Read more here:

Like A Kansas Tornado

Kansas Republicans, led by Gov. Sam Brownback, have all but destroyed the state's revenues with massive tax cuts for the state's wealthiest citizens and obliterated corporate taxes.  The stated goal was pure supply-side Laffer-curve madness: cut taxes enough and the resulting skyrocketing growth will create more revenues than lost through lowered taxes.  The reality has been a complete disaster, as predicted.

Kansas is the poster child for cutting taxes sharply in line with recommendations of the American Legislative Exchange Council, or ALEC. Its calls for deep tax cuts and limits on revenues and spending reflect extreme "supply side" and anti-tax arguments that mainstream economic research discredited long ago, as my Center on Budget and Policy Priroties colleagues explain here
Now, we see that these policies have been a budgetary disaster for Kansas. So much so, my CBPP colleague Nick Johnson reports, “that leaders in Oklahoma, Nebraska, and other states are expressing concern about the Kansas results and distancing themselves — at least rhetorically — from the Kansas failures.”

Cut taxes so steeply that government cannot do its job, then complain that the fix is to cut more government to make room for more tax cuts.  That part is working as intended.

How badly is Kansas faring? State revenues have plummeted, employment growth continues to lag the national average, and the state’s credit rating has been downgraded. Kansas’ tax cuts this year are costing the state about 8 percent of the revenue it uses to fund schools, health care and other public services, a hit comparable to a mid-sized recession, according to this CBPP report. The revenue loss, state data show, will rise to 16 percent in five years if Kansas doesn’t reverse the tax cuts.

While most states are restoring school funding after years of significant cuts due to the recession, Kansas continues to cut (see chart). Funding for colleges and universities, libraries, local health departments and other services, which also were cut sharply, continues to fall. 
The largest tax cuts went to those at the top, and Kansas actually raised taxes on the lowest-income families. Nothing in the Kansas economy’s subpar performance since these tax cuts were enacted suggests the benefits have “trickled down” to ordinary Kansans.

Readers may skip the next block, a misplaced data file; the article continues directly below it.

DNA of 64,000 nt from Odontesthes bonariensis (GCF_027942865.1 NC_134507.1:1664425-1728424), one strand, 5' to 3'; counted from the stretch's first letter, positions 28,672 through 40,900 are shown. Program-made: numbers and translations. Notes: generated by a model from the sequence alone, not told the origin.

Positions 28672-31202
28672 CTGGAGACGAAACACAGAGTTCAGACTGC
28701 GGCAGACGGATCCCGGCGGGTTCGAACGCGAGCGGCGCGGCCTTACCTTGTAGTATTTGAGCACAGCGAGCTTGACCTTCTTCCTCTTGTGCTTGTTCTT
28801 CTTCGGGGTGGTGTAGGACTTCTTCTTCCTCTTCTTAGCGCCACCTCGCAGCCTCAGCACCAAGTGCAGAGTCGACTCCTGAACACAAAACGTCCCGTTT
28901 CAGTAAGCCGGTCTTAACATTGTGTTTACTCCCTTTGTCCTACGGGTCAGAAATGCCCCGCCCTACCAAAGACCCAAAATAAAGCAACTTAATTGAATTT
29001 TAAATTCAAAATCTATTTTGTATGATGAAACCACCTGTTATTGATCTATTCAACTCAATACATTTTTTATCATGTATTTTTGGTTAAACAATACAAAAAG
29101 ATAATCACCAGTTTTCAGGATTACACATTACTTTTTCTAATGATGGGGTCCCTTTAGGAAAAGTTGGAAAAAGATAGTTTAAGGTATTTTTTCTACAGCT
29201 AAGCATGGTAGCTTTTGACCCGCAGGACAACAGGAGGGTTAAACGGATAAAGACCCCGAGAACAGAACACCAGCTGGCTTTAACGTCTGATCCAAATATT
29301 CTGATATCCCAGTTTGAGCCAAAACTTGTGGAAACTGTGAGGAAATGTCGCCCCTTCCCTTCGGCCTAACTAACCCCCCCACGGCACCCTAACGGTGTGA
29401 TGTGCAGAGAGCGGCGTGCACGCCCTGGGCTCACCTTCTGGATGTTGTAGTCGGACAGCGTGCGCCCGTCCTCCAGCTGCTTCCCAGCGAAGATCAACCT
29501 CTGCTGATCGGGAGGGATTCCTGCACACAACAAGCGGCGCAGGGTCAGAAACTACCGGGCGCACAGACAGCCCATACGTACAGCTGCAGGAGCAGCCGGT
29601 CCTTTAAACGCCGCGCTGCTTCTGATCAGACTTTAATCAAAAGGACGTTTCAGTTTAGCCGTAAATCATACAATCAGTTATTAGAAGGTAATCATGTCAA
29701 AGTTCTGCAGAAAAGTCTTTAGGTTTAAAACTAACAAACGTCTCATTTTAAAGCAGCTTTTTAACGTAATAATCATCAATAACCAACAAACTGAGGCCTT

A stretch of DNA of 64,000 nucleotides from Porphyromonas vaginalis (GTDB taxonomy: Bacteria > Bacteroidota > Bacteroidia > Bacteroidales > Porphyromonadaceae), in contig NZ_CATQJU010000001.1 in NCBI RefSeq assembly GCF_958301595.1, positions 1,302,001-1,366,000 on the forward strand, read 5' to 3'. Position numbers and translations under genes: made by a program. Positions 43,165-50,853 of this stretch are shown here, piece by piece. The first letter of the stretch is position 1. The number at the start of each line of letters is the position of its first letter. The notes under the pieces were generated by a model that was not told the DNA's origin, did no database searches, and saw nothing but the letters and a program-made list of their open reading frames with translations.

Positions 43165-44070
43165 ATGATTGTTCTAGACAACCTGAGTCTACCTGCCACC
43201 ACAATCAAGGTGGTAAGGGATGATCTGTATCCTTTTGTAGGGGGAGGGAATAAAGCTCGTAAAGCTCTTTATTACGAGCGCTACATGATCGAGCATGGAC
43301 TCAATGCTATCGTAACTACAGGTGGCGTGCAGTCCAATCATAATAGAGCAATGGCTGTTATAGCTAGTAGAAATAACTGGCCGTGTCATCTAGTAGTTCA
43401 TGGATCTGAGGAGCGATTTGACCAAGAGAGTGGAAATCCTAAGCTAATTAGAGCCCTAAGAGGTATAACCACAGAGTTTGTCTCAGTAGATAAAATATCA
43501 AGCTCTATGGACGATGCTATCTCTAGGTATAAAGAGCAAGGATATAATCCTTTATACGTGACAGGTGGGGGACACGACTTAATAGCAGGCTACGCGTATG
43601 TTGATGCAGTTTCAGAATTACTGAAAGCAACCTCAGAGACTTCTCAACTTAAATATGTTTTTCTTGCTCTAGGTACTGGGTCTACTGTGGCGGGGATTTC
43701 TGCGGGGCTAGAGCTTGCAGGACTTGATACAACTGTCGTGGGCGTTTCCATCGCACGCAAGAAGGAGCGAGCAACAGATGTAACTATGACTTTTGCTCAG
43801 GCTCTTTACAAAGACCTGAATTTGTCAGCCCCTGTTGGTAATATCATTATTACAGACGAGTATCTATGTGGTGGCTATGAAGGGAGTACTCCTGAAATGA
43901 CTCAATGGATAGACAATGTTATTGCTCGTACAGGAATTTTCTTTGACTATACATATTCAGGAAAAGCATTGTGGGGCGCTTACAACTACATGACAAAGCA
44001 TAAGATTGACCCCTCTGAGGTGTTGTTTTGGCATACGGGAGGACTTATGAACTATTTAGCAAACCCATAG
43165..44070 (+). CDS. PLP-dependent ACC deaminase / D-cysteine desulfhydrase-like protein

In other words, Kansas was ground zero for Republican economic policies at the state level, and surprise! They failed totally.

But Kansans will continue to vote for the GOP because government is bad.

Mississippi (Voter Card) Burning

Today's GOP Senate primary runoff in Mississippi is going to get ugly as incumbent Republican Sen. Thad Cochran faces a strong primary challenge from Tea Party darling Chris McDaniel.  Cochran is trying to recruit anyone he can get to vote to keep McDaniel out, particularly black Democrats.  And McDaniel is doing everything he can to intimidate black Democrats from even showing up, saying he'll have "election observers" on hand to make sure these Democrats aren't allowed to vote.

Kenneth T. Cuccinelli II, president of the Senate Conservatives Fund, a political action committee that has spent hundreds of thousands of dollars backing Mr. Cochran’s Tea Party opponent, State Senator Chris McDaniel, said in an interview on Sunday that his group was joining with Freedom Works and the Tea Party Patriots in a “voter integrity project” in Mississippi.

By the way that's the same Ken Cuccinelli who lost the Virginia governor's race to Terry McAullife last November.  You thought he wasn't going to immediately get a wingnut welfare job?  Oh, and by "voter integrity project" he means "voter suppression through active harassment of black voters".

The groups will deploy observers in areas where Mr. Cochran is recruiting Democrats, Mr. Cuccinelli said. J. Christian Adams, a former Justice Department official and conservative commentator who said he was advising the effort, described the watchers as “election observers,” mostly Mississippi residents, who will be trained to “observe whether the law is being followed.”